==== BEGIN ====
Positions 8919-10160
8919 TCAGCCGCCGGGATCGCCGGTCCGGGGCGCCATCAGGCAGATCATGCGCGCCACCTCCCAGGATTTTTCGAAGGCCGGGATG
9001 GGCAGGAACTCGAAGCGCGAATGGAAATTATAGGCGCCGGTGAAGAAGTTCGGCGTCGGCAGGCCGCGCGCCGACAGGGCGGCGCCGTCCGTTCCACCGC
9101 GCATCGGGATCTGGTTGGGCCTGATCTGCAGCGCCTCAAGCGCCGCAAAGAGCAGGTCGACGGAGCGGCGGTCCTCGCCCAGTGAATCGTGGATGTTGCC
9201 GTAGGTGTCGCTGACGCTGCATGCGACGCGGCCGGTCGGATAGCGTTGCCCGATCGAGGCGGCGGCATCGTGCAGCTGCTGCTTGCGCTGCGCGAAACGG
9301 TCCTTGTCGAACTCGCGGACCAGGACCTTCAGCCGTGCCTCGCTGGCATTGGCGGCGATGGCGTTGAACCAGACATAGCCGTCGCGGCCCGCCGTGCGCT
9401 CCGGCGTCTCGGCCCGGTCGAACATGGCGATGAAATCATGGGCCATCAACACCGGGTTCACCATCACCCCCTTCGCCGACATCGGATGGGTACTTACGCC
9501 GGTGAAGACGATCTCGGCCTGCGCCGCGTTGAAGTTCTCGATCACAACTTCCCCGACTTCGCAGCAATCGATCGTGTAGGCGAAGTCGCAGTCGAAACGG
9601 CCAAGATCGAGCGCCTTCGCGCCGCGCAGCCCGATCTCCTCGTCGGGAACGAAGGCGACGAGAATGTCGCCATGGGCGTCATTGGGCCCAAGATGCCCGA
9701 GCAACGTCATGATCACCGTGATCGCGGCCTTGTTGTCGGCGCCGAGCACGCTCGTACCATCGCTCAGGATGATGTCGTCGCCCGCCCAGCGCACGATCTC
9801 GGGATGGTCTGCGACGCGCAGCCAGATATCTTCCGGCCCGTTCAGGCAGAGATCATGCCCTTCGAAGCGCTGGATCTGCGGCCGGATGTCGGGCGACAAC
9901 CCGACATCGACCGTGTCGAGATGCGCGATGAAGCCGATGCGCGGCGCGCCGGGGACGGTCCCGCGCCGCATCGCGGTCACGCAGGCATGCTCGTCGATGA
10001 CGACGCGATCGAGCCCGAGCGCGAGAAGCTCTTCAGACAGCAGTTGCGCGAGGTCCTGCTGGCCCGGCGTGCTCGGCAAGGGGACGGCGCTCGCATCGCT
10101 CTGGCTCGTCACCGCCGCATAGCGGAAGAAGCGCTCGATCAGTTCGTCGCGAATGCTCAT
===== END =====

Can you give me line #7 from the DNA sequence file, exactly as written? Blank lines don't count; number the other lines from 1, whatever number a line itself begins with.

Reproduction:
9401 CCGGCGTCTCGGCCCGGTCGAACATGGCGATGAAATCATGGGCCATCAACACCGGGTTCACCATCACCCCCTTCGCCGACATCGGATGGGTACTTACGCC